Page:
As impressive as it sounds, Lauryn Hill encompassed the range of both her lyrical and vocal abilities in one memorable album. In 1998, the Fugees lead released her debut solo album The Miseducation of Lauryn Hill. The 16-track album consists of some of the actress’s greatest hits, including “Doo Wop (That Thing)” and “Can’t Take My Eyes Off You.” Although it was the “Ex-Factor” hitmaker’s first project sans her fellow Fugees members, the New Jersey native’s project received highly positive reviews from critics. In the album’s first week, it sold more than 400,000 copies and debuted at No. 1 on the Billboard 200 chart. The Miseducation of Lauryn Hill broke the first-week album sales record, which was previously held by Madonna’s 1998 album Ray of Light. In addition, Hill won five awards for the album at the 41st Grammy Awards, per The Daily Beast.
Two decades later, The Miseducation of Lauryn Hill is a cultural staple in the hip-hop genre. Ranking No. 10 on Rolling Stone’s 500 Greatest Albums of All Time list in September 2020, Hill’s solo album has trickled down from millennials’ CD players to generation Alpha’s streams, making it a timeless project. You might have even heard the eight-time Grammy award-winner sampled in some of your favorite songs (think: Drake’s “Nice For What” and Cardi B’s “Be Careful.”) Unfortunately for Hill’s fans, however, they should not hold their breath when it comes another album by the singer. Lauryn Hill is breaking her silence about why The Miseducation of Lauryn Hill was her first — and last — album.
Lauryn Hill claims she felt used for her artistry
From becoming the first hip-hop artist to receive the Grammy for Album of the Year, to going on tour, to tapping into a new level of fame, Lauryn Hill saw great success after the release of The Miseducation of Lauryn Hill. However, all that glitters is not gold. In a rare interview with Rolling Stone’s 500 Greatest Albums podcast in early January 2021, the Sister Act II star addressed the enigmatic question of why she never followed up her landmark album with a second studio release.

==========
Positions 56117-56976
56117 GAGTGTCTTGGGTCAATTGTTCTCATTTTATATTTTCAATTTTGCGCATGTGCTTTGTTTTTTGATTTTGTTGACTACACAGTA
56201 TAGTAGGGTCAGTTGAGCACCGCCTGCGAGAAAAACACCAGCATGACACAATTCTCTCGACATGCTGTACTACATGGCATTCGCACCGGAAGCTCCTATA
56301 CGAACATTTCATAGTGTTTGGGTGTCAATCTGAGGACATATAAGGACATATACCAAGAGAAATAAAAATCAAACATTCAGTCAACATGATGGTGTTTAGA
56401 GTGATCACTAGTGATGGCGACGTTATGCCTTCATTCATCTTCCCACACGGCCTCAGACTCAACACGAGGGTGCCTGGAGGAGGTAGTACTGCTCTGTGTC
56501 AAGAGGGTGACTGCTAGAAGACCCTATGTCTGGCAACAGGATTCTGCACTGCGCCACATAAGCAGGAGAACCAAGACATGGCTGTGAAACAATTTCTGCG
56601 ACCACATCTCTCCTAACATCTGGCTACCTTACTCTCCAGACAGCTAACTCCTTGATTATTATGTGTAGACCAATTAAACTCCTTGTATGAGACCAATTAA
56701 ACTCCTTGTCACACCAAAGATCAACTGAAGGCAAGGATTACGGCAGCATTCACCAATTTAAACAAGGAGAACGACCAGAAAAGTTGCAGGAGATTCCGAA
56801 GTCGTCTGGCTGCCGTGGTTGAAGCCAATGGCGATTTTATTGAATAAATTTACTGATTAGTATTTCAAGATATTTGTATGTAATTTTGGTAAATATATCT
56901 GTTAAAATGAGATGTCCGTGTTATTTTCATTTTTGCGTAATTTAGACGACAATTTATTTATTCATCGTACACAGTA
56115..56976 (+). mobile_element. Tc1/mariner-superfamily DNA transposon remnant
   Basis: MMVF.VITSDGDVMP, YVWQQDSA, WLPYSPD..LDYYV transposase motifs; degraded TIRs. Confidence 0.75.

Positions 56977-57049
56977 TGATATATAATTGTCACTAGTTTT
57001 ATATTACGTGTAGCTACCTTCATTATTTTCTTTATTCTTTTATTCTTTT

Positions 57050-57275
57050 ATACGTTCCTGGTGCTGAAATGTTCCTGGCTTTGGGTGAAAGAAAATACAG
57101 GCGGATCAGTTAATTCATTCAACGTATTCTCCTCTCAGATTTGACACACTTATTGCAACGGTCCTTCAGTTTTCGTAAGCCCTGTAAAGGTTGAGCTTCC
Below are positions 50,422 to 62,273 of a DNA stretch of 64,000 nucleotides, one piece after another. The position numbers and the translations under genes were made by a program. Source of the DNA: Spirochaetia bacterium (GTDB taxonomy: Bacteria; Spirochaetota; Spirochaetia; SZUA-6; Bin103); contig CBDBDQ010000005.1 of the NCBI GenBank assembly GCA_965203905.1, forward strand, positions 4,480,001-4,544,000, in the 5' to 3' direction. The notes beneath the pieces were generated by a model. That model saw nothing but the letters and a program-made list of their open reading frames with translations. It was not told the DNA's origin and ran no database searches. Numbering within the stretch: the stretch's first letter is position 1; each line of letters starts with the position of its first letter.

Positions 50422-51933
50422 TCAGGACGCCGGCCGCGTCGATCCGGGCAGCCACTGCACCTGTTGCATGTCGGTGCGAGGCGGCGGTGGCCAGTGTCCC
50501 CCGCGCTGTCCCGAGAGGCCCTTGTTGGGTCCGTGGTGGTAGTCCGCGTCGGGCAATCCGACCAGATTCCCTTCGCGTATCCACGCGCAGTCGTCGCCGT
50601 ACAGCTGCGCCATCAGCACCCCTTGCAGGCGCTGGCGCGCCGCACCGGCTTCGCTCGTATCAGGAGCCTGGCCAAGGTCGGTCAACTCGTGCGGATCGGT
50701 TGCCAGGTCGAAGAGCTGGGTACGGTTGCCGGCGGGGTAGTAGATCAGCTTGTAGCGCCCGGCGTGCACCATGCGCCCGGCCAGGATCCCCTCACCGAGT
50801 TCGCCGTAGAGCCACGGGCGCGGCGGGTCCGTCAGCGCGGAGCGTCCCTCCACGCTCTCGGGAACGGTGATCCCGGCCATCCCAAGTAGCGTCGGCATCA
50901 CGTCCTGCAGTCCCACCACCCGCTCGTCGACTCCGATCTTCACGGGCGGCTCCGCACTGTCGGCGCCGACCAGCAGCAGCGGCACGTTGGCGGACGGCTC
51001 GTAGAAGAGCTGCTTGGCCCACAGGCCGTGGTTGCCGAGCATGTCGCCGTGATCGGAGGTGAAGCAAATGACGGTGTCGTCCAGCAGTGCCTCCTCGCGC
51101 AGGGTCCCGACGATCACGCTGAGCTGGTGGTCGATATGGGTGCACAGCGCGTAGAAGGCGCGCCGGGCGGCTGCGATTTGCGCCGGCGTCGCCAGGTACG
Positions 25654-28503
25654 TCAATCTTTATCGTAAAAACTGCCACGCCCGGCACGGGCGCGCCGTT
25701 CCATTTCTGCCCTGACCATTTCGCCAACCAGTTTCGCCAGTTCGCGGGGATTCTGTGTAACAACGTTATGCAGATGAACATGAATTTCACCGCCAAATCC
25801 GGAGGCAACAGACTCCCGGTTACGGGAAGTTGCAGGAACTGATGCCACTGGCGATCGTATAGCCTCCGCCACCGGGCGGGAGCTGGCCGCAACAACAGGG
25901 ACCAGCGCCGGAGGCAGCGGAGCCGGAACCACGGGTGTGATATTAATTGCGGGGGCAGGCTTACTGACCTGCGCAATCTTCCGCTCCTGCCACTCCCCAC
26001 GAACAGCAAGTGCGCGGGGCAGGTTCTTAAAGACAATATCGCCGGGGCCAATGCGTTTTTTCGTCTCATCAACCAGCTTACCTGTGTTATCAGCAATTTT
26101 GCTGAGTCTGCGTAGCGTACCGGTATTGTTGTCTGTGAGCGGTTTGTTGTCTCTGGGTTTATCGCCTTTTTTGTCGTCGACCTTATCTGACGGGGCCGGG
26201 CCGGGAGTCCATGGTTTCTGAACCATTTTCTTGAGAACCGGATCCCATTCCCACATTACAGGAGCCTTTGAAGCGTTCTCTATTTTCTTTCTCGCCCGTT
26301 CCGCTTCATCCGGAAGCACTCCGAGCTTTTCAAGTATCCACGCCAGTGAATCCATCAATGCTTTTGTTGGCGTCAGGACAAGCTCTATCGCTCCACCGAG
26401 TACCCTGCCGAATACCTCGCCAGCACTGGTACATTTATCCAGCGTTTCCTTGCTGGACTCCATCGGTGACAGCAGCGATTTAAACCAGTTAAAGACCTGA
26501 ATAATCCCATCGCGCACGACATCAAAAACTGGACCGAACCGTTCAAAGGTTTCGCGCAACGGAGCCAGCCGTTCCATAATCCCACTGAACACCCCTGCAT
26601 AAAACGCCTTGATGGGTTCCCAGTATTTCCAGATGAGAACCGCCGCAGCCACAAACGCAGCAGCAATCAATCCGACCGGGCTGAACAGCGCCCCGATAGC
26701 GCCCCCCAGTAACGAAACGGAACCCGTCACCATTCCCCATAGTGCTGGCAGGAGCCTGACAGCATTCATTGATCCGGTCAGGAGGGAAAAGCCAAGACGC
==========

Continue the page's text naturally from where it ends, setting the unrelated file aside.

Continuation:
“I challenged the norm and introduced a new standard. I believe The Miseducation did that and I believe I still do this — defy convention when the convention is questionable. … I sacrificed the quality of my life to help people experience something that had been unreachable before then,” Hill said. “When I saw people struggle to appreciate what that took, I had to pull back and make sure I and my family were safe and good. I’m still doing that.”
Believe it or not, Hill claims she was never given the opportunity to work on a second album due to racism and artist suppression in the music industry. “The wild thing is, no one from my label has ever called me and asked, ‘How can we help you make another album?'” she said. “Ever … ever. Did I say ever? Ever.”
Fortunately, fans can count on the singer performing remixed renditions of her greatest hits at live shows. Considering how timeless Hill’s album is, we doubt we will ever grow weary of her music.
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